Meetings on Data-Intensive Science
Shifting Power: Data Analytics & the Smart Energy Grid 202035
August 23-24, 2010
Microsoft Corporate Campus
This meeting assembled an invited group of scientists and engineers from major research universities, private industry, and government to discuss the impact of large and distributed datasets, together with the associated computational challenges, on the smart energy grid. The smart grid focus was selected in part due to the growing international interest in this subject and in part because the issues can be abstracted to other application domains (e.g., real time analysis of streaming sensor data is broadly applicable). This meeting was U.S.-centric, with nominal international representation. The subject did, however, provide a valuable “use case” for discussing issues directly linked to DoD’s priority S&T investment areas, as multiple participants noted that monitoring of international smart grid initiatives may yield useful insights regarding trends and accelerators that will shape the S&T landscape in areas of interest to DoD. Discussions throughout the two days centered on issues relating to decision making from multiple stakeholder perspectives—ranging from design optimization to operational control at various levels of the grid to individual consumer decisions enabled by “smart” meters. Topics discussed included the need for real time and predictive analytics together with better visualization techniques to inform decisions, additional grid management complexities stemming from distributed decision-making, and a spectrum of data management challenges (ownership, retention, access, privacy, etc.). In discussing research pathways to underpin smart grid initiatives, several participants noted the need to fuse data across disciplines as well as across time and space. All of these issues address research related to DoD’s “Data to Decisions” investment area.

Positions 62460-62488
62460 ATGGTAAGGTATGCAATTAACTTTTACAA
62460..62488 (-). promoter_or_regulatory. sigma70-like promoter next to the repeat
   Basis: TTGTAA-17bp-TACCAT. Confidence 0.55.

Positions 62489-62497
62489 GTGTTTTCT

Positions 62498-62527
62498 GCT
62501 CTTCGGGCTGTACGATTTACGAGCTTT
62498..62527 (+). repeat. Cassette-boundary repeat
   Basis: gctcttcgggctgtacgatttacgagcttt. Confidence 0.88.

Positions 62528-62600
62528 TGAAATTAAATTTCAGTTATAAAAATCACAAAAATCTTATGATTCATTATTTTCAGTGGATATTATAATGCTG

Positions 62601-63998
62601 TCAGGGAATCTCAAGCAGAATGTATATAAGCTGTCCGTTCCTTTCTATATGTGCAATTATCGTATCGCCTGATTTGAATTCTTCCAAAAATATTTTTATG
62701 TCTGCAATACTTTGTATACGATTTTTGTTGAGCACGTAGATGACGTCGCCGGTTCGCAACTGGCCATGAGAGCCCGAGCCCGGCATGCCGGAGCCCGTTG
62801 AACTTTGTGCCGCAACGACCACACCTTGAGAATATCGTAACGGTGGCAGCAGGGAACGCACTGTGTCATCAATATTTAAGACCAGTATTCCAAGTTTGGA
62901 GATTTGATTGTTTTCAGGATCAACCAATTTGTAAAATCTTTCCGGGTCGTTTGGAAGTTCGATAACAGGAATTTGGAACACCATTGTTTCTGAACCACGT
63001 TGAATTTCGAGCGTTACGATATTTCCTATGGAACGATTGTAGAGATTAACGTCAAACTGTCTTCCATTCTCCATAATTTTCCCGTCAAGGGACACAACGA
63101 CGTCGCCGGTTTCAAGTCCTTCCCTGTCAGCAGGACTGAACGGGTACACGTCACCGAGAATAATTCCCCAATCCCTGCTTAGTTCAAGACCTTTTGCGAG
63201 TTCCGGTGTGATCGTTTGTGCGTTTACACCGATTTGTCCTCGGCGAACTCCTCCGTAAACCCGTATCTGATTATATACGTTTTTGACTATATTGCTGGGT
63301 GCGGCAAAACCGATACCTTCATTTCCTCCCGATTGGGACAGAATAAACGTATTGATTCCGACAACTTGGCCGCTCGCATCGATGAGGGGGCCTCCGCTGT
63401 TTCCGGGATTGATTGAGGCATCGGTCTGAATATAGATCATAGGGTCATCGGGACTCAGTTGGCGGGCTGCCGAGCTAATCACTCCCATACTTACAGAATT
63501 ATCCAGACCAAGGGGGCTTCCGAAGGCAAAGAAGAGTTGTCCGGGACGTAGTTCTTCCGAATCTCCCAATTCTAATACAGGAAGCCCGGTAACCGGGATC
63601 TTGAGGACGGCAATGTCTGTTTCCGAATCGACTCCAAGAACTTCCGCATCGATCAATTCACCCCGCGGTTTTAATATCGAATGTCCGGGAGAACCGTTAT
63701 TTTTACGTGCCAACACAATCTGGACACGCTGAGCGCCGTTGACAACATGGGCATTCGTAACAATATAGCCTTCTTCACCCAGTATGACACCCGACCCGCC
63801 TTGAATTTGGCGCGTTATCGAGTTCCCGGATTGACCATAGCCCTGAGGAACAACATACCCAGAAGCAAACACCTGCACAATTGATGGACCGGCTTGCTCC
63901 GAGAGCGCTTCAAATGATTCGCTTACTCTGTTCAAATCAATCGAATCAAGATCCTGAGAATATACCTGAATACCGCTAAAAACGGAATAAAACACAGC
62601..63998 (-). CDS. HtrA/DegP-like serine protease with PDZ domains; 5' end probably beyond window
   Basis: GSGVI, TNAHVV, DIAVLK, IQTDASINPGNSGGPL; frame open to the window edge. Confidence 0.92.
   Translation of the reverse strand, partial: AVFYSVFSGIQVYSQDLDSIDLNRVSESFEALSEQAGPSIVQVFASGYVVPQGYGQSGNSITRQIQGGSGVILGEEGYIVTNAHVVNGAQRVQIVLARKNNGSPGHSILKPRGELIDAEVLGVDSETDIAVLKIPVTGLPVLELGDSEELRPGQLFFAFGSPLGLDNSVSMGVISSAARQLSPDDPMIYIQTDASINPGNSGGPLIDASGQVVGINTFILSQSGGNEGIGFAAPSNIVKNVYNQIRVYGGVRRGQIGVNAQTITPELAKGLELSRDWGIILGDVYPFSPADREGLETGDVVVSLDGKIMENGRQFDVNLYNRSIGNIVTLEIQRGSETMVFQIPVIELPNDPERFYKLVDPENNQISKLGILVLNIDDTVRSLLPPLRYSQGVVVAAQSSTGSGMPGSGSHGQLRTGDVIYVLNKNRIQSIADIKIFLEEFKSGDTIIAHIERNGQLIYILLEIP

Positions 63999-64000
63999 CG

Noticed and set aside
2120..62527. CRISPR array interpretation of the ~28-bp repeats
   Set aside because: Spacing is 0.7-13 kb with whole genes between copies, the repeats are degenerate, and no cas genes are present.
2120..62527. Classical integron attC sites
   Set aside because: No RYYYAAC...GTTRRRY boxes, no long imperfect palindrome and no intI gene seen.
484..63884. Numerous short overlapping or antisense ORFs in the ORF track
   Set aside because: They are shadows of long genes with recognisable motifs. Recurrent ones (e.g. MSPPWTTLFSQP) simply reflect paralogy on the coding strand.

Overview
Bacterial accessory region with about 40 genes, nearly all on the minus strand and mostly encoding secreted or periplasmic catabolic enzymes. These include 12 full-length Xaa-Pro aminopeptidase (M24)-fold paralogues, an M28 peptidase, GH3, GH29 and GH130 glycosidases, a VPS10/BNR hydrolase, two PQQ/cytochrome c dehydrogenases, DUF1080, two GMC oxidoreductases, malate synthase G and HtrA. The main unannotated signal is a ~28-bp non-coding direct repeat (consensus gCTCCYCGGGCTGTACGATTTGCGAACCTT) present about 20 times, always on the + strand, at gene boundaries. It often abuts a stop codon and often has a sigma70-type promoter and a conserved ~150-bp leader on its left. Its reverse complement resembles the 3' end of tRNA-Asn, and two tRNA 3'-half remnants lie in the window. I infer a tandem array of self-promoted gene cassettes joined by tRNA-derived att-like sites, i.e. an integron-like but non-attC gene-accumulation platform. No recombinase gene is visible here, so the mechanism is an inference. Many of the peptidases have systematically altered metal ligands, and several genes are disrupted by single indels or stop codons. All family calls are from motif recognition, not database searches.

Many participants noted the need for a ‘smart grid’ that is self-healing, i.e., able to identify and react to system disturbances and take actions to correct them with little or no human interaction. They emphasized that the smart grid would need to be resilient to human-induced and natural disasters, resisting attacks on its physical and computerized infrastructure. Achievement of these attributes would depend on further research in areas including “Engineered Resilient Systems,” “Autonomy,” “Electronic Protection,” and “Cyber Science & Technology.”
The meeting participants were selected for their expertise directly relating to some aspect of the myriad smart energy grid initiatives. Some of the BGST members who participated in the meeting observed that an unintended consequence of this selection was a tendency to focus on issues—particularly in the policy realm—that were specific to the smart energy grid application. As a result, in structuring its next meeting, BGST chose to invite participants who were working in multiple problem domains.
35 A brief summary of this meeting can be found at http://sites.nationalacademies.org/xpedio/groups/pgasite/documents/webpage/pga_062054.pdf.
Realizing the Value from Big Data36
February 28-March 2, 2011
Institute for Infocomm Research (I2R) of Singapore’s Agency for Science, Technology, and